WASHINGTON (AFP) - US consumer prices rose in March driven by surges in the cost of food, housing and other services, Commerce Department data showed on Tuesday.
The consumer price index was up 0.2 per cent over February, taking the 12-month gain to 1.5 per cent. Energy prices fell slightly, while food prices rose 0.5 per cent, shelter costs jumped 2.7 per cent and health care service costs gained 2.4 per cent.
Stripped of the volatile food and energy costs, core CPI rose 0.2 per cent as well. The core index was up 1.7 per cent for the 12 months to March.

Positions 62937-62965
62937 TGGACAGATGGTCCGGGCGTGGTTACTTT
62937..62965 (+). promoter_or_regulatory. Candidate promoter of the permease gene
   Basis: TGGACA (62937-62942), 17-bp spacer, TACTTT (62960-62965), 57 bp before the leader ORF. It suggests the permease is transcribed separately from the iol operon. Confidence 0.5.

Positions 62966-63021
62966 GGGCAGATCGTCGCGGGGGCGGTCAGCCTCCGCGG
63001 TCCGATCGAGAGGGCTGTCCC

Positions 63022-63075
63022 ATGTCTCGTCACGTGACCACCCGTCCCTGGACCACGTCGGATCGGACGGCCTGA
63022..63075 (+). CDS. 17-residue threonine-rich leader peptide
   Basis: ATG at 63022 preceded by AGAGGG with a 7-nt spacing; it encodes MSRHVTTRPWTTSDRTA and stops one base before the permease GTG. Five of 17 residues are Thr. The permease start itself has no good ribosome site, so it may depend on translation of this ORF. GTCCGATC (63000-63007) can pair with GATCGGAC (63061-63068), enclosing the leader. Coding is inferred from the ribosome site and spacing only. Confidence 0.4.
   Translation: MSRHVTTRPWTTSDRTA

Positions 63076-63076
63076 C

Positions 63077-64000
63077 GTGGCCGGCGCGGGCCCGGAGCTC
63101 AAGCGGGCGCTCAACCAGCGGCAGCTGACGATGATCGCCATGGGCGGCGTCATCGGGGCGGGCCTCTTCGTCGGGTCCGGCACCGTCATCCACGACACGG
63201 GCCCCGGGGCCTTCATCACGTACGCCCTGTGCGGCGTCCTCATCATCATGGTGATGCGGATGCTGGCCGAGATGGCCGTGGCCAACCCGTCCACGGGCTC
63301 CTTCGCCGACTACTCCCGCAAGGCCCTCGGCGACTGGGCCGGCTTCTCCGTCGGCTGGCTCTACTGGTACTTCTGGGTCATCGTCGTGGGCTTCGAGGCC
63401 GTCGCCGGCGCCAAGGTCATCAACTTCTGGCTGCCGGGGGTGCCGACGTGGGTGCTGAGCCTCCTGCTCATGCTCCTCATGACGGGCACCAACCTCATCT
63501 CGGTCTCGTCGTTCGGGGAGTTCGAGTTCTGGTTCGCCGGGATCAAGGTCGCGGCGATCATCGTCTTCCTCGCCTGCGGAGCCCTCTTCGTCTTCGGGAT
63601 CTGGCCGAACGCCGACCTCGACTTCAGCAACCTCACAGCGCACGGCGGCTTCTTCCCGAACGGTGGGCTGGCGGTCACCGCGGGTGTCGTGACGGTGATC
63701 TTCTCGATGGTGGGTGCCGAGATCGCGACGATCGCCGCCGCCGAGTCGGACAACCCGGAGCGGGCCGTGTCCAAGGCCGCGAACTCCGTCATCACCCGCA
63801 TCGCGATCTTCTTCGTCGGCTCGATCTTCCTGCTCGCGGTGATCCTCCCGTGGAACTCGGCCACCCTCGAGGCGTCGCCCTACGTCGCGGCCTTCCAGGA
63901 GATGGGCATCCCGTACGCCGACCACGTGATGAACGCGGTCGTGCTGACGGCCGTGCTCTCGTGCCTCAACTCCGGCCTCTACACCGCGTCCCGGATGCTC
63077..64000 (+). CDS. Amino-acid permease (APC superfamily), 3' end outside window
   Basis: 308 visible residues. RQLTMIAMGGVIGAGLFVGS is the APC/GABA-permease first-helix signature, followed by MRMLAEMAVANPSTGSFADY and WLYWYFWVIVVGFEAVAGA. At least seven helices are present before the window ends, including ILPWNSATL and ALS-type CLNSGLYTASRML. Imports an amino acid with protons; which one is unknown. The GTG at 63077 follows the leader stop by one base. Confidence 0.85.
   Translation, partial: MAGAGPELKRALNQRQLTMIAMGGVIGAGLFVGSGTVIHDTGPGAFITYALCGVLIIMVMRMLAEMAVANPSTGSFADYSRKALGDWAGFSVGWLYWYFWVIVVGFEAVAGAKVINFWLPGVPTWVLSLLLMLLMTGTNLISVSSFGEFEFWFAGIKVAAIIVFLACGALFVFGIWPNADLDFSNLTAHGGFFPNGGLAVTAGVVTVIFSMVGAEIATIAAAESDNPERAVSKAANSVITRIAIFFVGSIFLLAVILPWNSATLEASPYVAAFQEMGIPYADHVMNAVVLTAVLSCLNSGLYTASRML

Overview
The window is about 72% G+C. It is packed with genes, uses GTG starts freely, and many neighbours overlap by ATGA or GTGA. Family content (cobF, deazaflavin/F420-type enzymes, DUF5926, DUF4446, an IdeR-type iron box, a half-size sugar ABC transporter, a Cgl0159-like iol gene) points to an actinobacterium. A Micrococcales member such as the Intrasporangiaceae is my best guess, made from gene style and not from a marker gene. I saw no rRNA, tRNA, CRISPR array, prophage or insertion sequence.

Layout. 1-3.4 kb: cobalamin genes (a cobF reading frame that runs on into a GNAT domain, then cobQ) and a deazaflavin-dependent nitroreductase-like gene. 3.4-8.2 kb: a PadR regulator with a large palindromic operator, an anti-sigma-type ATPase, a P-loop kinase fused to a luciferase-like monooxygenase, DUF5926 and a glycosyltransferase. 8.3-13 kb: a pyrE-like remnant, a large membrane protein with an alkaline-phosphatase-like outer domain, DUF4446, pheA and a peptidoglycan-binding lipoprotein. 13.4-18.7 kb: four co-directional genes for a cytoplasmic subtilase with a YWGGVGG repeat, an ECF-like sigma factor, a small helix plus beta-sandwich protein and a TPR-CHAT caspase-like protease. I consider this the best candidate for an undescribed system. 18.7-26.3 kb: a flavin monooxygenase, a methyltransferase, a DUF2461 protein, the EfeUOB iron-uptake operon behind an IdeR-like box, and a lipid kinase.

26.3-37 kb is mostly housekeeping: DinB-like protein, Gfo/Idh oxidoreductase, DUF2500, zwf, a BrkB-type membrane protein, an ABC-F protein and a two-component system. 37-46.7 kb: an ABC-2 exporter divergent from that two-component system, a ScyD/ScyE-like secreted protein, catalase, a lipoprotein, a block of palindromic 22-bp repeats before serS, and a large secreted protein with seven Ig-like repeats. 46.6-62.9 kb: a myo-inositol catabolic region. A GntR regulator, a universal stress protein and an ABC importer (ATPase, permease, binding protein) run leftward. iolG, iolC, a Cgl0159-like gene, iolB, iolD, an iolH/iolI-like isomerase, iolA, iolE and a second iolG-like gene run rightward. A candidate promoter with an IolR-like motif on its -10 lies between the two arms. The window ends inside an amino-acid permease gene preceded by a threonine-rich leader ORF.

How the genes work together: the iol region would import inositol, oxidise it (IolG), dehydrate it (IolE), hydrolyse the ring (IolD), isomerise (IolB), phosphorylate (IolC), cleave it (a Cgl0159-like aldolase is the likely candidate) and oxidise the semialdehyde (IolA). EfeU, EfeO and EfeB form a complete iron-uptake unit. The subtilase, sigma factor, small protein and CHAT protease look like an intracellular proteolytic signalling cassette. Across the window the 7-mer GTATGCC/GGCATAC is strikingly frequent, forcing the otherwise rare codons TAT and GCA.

The index overall showed inflation remains tame, nothing that should stir concerns in the Federal Reserve, which wants inflation to pick up strength before it starts normalising its ultra-low interest-rate policy.
"All of the upward push came from food prices," said Ms Jennifer Lee of BMO Capital Markets. "It is becoming more expensive to eat these days, with costs rising for dairy, fruits and vegetables, and coffee, thanks to drought in various parts of the US, as well as Brazil and South-east Asia."